My informant is a 20 year old gay film student who self-identifies as a bear. Gay bears are loosely defined as masculine, bigger, hairier guys who are into other masculine, bigger, hairier guys. In this interview he describes a holiday particular to bears called Bear Week, which takes place in Provincetown. He says it has always been a dream of his since he heard of it in 7th grade to go to Bear Week, and he might make his dream a reality this summer. It means a lot to him because this community is one he is very involved in, and very into personally as well. This interview took place in a university dining hall.
“Uh, ok so, the biggest bear event is at Provincetown, Massachusetts, which is already a pretty gay hotspot year-round, but uh, second week of July the bears come to town and wreak havoc on the pools and, (laughs) and hotels, and main streets of Provincetown. And there’s a place called Dick Dock, which is (chuckles) a certain section of the boardwalk in Provincetown, and you go underneath the boardwalk, just as the old song says, (laughter) you can find men engaging in… all sorts of pleasures.”
“Where’d you hear this?”
“That I know about… I know about this from friends of mine who have gone to Provincetown for Bear Week.”
When I asked him about the more common ways that this kind of knowledge is proliferated, he had this to say:
“Well in gay cultures, the folklore tends to spread more in private, um, because bears is not something that’s discussed widely in high schools across America so I didn’t know about it, my friends weren’t telling me about it so I had to look this kinda stuff up on the internet, and I would just read articles, and like, the Wikipedia article, like a lot, and you know, different theories on like, what bears were about, and there’s this one great guy named Andrew Sullivan, who’s actually a super famous writer, and he wrote this great article about what it means to be a bear…”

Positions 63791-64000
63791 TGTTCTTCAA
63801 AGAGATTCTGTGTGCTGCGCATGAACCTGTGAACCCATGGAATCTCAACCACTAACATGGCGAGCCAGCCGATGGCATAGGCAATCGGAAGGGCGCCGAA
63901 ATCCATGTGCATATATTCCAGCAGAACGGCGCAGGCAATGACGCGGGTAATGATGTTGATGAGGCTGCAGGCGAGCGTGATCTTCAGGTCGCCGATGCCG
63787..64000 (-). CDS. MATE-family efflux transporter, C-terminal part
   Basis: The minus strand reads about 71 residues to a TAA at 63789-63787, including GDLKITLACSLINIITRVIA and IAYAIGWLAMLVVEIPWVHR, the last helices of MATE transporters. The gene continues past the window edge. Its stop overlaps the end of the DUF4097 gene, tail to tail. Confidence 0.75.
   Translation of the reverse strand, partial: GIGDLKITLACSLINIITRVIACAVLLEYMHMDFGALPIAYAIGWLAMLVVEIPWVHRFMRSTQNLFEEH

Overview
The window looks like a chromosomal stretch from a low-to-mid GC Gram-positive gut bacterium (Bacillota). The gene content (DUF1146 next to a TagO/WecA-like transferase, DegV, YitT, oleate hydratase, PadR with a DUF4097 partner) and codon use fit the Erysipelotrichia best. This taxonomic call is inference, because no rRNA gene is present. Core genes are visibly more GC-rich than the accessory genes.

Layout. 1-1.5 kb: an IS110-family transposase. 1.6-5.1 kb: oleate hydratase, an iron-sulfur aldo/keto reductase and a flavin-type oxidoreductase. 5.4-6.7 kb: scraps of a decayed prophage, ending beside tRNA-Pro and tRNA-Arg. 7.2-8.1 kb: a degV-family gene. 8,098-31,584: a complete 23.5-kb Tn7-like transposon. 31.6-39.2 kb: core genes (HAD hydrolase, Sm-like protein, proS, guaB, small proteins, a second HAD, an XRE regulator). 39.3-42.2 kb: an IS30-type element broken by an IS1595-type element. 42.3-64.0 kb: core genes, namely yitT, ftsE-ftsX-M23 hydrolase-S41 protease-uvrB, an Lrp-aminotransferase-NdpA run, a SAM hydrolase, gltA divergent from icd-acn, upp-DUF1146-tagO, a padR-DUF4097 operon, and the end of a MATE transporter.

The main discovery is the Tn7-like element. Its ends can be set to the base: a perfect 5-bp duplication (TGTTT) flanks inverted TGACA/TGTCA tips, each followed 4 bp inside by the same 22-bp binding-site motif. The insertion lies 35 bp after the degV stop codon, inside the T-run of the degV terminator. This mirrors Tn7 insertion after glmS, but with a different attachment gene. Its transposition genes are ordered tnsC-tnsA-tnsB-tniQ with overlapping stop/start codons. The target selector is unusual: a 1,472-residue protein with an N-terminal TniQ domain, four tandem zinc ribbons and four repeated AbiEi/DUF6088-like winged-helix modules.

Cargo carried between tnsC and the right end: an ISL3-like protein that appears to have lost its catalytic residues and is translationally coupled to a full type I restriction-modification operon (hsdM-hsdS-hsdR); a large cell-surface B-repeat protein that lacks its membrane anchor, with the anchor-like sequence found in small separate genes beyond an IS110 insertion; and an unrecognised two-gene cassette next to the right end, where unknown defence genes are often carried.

Bear Week and Dick Dock were two of the only pieces of information he could give me about bears that he hadn’t just learned from the internet or from bear movies and webseries (of which there are many!) because of this phenomenon he describes of the rarity of discussion of bear culture among youth. However this community means a lot to him, and since now he’s in college he can participate in it less virtually and more in reality, which gives him access to bear folklore of a different sort. That said, this community has evolved and proliferated (like many other queer subcultures) through the internet so much that it’s difficult if not impossible to disentangle the “real” folklore from the internet folklore, especially when you’re young and tech-savvy. I think the internet has opened up so many avenues and subcultures for youth, especially queer youth, to explore, as it’s easier to access in private, even before coming out.